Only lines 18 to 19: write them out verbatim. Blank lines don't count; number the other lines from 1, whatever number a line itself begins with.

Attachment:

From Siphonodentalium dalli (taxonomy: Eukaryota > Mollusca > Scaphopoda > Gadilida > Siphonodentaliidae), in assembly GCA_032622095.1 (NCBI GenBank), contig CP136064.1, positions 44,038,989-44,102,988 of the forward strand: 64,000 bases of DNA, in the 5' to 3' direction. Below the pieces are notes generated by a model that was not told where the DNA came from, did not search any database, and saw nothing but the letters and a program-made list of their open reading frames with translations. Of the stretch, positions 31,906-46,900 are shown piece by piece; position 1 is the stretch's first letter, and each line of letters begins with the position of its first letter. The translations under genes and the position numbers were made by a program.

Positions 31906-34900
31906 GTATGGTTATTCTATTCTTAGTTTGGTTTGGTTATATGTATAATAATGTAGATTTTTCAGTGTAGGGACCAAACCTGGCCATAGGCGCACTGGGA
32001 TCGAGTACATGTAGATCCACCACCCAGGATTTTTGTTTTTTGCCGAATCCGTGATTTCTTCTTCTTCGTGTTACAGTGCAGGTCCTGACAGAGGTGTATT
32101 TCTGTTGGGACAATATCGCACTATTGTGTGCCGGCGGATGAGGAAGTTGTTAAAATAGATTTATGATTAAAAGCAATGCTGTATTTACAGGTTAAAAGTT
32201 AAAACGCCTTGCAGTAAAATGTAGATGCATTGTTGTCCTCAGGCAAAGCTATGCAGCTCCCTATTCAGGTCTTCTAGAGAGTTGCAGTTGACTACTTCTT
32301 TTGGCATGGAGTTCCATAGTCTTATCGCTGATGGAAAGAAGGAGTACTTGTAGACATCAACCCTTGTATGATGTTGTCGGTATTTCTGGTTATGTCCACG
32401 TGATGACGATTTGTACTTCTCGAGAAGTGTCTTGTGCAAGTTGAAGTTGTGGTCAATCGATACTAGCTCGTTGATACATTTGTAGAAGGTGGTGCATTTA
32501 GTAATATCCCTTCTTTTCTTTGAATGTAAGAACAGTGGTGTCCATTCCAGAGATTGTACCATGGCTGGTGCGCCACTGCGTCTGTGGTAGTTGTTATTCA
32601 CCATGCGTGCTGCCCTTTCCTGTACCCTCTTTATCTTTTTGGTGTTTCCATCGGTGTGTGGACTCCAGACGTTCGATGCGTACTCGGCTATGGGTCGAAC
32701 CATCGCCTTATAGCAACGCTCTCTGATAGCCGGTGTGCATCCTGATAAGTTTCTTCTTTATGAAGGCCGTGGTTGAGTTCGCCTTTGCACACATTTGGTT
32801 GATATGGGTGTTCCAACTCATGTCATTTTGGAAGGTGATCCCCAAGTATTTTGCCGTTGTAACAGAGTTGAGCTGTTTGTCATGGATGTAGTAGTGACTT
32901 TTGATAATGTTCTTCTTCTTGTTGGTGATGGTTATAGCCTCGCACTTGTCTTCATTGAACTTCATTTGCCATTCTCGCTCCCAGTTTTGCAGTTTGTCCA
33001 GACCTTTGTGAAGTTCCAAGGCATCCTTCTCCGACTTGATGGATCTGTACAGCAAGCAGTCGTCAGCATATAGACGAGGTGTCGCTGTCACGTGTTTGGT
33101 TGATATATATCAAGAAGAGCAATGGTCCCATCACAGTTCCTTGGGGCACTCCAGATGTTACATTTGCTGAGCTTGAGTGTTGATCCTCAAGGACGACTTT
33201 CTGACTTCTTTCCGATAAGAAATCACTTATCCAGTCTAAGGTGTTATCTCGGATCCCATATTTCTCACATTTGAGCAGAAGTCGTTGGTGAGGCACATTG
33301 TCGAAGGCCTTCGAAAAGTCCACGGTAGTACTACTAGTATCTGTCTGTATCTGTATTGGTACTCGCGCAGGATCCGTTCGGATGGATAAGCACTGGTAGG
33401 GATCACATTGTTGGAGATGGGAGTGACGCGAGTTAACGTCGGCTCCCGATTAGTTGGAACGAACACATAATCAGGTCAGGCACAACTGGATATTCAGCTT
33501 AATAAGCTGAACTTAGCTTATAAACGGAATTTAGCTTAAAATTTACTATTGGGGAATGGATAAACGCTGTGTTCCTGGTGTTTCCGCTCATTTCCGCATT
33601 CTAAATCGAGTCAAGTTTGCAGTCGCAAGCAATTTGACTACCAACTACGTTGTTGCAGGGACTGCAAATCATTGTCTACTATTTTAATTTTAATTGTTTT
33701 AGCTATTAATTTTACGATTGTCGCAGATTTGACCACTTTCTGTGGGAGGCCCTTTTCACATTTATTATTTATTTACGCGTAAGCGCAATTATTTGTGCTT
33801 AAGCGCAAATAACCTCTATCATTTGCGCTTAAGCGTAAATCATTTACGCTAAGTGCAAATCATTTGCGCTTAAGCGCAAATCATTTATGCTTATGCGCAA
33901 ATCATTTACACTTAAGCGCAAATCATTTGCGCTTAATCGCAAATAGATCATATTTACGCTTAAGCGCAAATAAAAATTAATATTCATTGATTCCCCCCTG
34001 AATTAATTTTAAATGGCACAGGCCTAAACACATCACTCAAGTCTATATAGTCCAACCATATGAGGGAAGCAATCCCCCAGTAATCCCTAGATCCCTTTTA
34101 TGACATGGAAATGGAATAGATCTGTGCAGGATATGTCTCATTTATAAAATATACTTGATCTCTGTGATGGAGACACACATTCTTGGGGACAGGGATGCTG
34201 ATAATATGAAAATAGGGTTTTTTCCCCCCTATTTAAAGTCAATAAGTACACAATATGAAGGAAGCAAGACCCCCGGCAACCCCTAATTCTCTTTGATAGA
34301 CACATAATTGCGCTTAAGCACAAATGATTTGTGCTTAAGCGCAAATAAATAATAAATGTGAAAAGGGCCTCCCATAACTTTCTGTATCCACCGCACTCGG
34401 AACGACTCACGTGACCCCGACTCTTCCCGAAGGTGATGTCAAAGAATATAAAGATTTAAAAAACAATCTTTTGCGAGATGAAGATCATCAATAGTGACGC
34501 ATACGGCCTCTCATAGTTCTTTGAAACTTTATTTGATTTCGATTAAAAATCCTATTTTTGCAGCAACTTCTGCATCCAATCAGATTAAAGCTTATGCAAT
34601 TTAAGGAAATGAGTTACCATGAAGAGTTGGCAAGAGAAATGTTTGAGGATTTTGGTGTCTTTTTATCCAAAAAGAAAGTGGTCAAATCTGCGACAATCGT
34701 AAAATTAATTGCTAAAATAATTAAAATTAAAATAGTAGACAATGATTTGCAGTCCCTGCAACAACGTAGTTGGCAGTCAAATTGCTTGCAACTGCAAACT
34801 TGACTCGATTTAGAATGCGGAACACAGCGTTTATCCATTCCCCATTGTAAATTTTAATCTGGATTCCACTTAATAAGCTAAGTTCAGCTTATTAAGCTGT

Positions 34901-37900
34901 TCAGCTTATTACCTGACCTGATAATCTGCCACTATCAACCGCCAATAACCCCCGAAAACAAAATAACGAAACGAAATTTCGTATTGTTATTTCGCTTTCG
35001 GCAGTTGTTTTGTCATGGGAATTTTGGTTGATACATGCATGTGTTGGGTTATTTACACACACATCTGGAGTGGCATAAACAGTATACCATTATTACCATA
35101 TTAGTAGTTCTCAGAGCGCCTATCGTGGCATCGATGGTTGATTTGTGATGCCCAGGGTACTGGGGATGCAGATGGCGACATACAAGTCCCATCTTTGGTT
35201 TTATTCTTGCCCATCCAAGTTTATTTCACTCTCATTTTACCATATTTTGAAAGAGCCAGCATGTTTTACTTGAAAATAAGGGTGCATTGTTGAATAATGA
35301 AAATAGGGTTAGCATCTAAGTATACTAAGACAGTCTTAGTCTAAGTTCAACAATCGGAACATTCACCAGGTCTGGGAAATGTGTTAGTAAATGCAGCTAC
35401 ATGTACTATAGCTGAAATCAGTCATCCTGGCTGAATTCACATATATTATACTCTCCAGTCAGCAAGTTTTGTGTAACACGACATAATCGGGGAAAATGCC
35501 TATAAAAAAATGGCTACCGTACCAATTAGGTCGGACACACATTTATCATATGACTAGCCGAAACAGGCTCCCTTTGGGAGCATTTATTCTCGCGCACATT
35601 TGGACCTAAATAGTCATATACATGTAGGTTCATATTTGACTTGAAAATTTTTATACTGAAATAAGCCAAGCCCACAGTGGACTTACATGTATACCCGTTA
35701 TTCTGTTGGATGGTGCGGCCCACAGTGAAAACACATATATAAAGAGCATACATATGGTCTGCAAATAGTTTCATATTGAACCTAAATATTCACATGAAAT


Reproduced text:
33401 GATCACATTGTTGGAGATGGGAGTGACGCGAGTTAACGTCGGCTCCCGATTAGTTGGAACGAACACATAATCAGGTCAGGCACAACTGGATATTCAGCTT
33501 AATAAGCTGAACTTAGCTTATAAACGGAATTTAGCTTAAAATTTACTATTGGGGAATGGATAAACGCTGTGTTCCTGGTGTTTCCGCTCATTTCCGCATT